The Frick Collection in New York has long touted a rich assortment of old master paintings, including Renaissance portraits of powerful figures. None of those portraits, however, depicted a lone woman—until now.
Portrait of a Woman, painted by Italian Renaissance master Giovanni Battista Moroni circa 1575, is joining the Frick’s permanent collection, the museum announced in a statement last week, adding that the piece is “the most significant Italian Renaissance painting the museum has acquired in more than half a century.”
The portrait depicts an aristocrat with short, reddish-brown hair. The woman, whose identity remains unknown, dons a white neck ruff, a pink dress with orange accents and fine jewelry.
Aimee Ng, a curator at the Frick, tells the New York Times’ Sarah Bahr that experts don’t know why Moroni painted the portrait, as it is not connected to any of the events that usually prompted portraits of women: betrothals, engagements or a couple’s move to a new house.
The portrait is unconventional for another reason: Moroni’s subject wears an expression of harsh disdain, setting the painting apart from other portraits of women at the time, which favored more modest, restrained gazes.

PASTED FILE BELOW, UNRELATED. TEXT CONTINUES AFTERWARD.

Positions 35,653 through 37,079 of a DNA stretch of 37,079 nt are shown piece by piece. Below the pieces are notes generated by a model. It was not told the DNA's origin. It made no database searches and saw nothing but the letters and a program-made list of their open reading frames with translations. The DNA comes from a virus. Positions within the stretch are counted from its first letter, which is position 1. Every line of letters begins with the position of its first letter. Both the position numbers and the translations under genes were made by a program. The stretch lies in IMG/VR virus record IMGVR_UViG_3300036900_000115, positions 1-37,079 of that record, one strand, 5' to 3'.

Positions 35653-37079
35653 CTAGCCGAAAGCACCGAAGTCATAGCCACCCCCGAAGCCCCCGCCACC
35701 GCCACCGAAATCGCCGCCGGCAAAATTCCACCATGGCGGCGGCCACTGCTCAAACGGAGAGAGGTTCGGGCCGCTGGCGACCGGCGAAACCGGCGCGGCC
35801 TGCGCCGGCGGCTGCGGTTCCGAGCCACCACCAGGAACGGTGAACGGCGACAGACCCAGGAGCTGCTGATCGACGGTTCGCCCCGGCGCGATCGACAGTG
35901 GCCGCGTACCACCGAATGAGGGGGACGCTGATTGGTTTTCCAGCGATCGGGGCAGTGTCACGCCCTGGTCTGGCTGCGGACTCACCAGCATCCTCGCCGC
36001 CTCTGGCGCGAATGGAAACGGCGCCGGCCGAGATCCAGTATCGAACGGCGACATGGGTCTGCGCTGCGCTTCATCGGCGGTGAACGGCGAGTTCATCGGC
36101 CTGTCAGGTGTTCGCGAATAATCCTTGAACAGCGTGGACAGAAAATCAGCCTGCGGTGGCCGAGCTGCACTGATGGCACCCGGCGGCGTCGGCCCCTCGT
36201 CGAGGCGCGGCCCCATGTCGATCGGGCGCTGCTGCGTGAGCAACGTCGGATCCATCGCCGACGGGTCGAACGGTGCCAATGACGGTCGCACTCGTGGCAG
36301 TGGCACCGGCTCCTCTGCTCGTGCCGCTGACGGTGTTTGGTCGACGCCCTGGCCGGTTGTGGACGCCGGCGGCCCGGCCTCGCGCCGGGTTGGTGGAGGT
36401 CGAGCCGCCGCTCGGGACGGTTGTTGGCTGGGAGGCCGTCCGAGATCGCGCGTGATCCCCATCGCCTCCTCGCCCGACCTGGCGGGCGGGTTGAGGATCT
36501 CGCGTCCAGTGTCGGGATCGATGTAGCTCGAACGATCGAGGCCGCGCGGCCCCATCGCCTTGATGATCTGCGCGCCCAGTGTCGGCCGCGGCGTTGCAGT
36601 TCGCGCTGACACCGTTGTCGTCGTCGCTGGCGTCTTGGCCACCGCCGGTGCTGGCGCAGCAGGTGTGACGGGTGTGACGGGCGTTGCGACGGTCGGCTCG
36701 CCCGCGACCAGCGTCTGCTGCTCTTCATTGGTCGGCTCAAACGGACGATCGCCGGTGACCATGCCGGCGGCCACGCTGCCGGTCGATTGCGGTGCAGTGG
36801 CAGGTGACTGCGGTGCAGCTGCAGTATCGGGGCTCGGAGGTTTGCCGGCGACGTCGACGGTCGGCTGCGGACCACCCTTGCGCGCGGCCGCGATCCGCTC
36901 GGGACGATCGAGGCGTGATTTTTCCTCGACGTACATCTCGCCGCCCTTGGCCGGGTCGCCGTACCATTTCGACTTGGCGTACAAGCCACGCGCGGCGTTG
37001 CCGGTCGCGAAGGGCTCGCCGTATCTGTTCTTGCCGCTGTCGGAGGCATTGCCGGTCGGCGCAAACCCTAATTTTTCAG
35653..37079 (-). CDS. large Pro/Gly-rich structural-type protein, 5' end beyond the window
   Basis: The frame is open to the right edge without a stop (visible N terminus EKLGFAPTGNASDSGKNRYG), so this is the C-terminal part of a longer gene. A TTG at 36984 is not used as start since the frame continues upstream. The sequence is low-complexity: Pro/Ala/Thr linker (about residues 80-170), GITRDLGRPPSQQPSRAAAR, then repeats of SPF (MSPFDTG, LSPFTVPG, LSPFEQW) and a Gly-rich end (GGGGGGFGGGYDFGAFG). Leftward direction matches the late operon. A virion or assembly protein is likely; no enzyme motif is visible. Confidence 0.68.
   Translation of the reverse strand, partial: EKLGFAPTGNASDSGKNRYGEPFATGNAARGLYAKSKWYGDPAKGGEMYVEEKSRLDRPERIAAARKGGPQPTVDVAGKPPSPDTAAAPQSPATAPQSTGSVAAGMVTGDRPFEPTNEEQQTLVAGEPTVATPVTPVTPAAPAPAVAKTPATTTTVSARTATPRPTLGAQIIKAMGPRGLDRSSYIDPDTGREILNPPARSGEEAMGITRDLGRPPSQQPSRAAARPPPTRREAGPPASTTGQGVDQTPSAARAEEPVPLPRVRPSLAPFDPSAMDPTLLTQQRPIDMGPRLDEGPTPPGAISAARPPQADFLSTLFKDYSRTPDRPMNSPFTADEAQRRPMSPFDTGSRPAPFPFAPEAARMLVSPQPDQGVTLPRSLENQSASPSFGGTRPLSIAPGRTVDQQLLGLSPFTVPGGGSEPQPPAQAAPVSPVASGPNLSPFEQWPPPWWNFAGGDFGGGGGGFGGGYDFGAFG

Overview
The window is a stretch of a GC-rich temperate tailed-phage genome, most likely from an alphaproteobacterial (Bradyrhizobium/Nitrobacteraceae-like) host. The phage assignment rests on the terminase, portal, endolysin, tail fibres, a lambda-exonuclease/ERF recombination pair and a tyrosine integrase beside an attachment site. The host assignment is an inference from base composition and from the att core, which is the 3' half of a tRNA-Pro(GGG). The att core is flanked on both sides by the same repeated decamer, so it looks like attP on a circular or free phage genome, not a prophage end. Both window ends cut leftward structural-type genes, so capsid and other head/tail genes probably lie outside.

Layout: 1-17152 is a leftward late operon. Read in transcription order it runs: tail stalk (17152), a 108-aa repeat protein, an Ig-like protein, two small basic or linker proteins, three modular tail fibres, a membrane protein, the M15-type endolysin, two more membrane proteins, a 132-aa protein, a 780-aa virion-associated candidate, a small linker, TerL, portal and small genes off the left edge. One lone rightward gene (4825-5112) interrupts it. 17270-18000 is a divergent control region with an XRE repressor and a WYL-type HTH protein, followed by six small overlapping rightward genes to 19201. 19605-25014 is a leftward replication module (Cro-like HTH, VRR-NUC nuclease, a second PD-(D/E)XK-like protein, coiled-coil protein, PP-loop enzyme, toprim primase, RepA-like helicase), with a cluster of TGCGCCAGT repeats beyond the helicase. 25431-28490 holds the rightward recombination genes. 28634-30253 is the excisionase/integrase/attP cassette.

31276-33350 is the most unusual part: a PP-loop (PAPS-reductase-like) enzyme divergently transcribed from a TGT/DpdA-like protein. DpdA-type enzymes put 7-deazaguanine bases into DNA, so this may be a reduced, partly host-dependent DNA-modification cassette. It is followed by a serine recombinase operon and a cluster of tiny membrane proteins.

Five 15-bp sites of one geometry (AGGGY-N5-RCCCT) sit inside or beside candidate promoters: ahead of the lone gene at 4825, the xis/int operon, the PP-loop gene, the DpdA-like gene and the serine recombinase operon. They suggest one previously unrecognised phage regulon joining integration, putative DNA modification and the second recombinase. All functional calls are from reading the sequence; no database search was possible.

“The demureness of what was much more of a quote-unquote feminine expectation is sort of out the window here,” Ng tells Times. “Whoever is looking at her is definitely getting judged back.”
Portrait of a Woman initially made its way to the Frick for “Moroni: The Riches of Renaissance Portraiture,” a 2019 temporary exhibition celebrating the work of a painter who, at least in the United States, has not attained the reputation of a Botticelli or a Raphael.
“We had the pleasure of getting to know this compelling portrait very well in 2019,” says museum director Ian Wardropper in the statement. “... At that time, the portrait was considered one of the finest by Moroni in private hands. We are thrilled to now include it in our permanent collection.”
The portrait joins the museum’s collection as a gift from the trust of a longtime board member, Assadour O. Tavitian, who died in 2020.
In addition to being the Frick’s first Renaissance-era portrait of a woman, the painting is also the first Moroni in the museum’s permanent possession. Ng tells the Times that she hopes the acquisition will bring more attention to Moroni, who has a greater reputation in Europe.
“There, he’s ended up in Henry James’ and George Eliot’s novels, and become part of the culture,” she says. “I’d love to think that, by having a Moroni painting of this quality and visual impact in the Frick Collection, we can bring more of this artist into an American awareness.”
The portrait is now on view at the Frick Madison in New York City.